By Derrick Perkins
Police Chief Earl Cook dropped by Lyles-Crouch Traditional Academy on Friday morning to accept roughly $3,000 in donations for officer Peter Laboy, who is recovering from a gunshot wound he suffered not far from the Old Town elementary school.
Students and their families raised the funds in the weeks since Laboy's near-fatal confrontation with a taxi cab driver at the intersection of S. St. Asaph and Wilkes streets. A 17-year veteran of the department, Laboy was shot in the head during what authorities describe as a routine traffic stop. Emergency responders repurposed the school's playing field as a landing pad for the U.S. Parks Police helicopter that ferried Laboy to a Washington hospital in the minutes after the shooting.
Ribbons now adorn a stretch of the fence not far from where Laboy collapsed. After accepting the donation, Cook added to the display, tying a thin strand of blue cloth onto the chain-link fence. He was joined by members of the school's grandparents club.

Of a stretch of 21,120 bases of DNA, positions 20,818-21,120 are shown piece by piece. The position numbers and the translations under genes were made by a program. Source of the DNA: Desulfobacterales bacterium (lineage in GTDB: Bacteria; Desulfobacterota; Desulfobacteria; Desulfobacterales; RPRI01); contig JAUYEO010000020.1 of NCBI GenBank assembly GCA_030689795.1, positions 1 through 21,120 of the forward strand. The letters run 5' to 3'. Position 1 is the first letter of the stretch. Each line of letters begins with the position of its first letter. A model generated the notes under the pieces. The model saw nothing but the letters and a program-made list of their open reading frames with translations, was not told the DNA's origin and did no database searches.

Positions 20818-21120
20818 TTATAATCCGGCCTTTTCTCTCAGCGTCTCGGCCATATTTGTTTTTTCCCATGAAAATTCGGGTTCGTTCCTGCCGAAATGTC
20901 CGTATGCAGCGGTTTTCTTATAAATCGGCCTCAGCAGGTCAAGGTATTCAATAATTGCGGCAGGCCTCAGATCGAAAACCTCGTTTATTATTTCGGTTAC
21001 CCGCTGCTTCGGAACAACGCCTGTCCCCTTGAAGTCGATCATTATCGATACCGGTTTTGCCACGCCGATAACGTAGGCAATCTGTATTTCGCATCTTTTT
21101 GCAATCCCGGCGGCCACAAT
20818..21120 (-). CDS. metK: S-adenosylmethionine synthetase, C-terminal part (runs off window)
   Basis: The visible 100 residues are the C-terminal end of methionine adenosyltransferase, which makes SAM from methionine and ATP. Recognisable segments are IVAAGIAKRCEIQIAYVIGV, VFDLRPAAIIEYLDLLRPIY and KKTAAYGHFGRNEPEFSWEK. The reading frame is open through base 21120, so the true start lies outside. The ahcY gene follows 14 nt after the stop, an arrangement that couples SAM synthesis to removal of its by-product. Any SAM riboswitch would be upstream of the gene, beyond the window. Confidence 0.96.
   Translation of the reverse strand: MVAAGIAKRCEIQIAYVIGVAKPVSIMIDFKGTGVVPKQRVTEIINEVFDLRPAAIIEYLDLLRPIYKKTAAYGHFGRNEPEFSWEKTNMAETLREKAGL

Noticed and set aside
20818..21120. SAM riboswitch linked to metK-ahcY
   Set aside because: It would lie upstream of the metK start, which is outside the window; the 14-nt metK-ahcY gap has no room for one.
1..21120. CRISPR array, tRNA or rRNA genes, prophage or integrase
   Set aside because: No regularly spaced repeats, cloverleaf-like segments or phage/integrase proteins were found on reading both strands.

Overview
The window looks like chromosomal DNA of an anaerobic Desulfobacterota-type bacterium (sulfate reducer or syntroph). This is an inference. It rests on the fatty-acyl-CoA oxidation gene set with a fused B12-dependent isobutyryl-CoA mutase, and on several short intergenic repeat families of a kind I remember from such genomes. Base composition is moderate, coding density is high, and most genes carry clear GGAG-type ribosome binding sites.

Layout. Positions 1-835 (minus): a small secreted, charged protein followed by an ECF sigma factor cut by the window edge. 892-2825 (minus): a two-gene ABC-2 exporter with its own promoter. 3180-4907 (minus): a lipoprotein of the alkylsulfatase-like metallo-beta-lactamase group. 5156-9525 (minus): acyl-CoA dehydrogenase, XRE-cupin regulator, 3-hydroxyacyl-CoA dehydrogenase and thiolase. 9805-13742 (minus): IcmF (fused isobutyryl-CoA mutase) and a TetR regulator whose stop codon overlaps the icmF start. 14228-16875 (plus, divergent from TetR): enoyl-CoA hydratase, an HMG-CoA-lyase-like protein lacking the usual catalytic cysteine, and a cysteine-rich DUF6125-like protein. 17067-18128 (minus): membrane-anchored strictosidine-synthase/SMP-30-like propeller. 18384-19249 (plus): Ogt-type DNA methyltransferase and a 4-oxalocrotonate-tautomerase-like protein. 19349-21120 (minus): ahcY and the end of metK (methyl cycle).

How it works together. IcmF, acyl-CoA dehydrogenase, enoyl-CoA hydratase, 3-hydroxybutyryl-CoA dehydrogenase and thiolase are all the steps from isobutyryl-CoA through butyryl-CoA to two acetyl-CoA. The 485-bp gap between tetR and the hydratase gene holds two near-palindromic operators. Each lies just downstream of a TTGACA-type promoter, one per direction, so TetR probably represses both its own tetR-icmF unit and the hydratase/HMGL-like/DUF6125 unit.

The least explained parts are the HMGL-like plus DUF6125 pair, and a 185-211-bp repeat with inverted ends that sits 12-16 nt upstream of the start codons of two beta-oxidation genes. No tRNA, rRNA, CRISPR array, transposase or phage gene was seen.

Cook also lauded the school's response following the tragedy, saying their emergency response plan was very well done and executed.
Laboy continues to recuperate from his wounds. His wife, Suzanne, has documented his recovery through an online journal.
"Three weeks ago today our lives changed. While Peter has made huge advances in his recovery, we will never forget what occurred during that tragic day, Feb 27th," she wrote earlier this week. "Thanks to all who have helped out daily with my family. Thanks to all for the huge outpour of prayers, support and love. We are touched and we love you all back."
Friday's tribute is one of dozens scheduled since the tragic confrontation. Organizations and businesses across the city have held fundraisers and blood drives to honor Laboy and support his family.
Kashif Bashir, the man police say shot Laboy and then led officers on a high speed chase, is expected in court in April.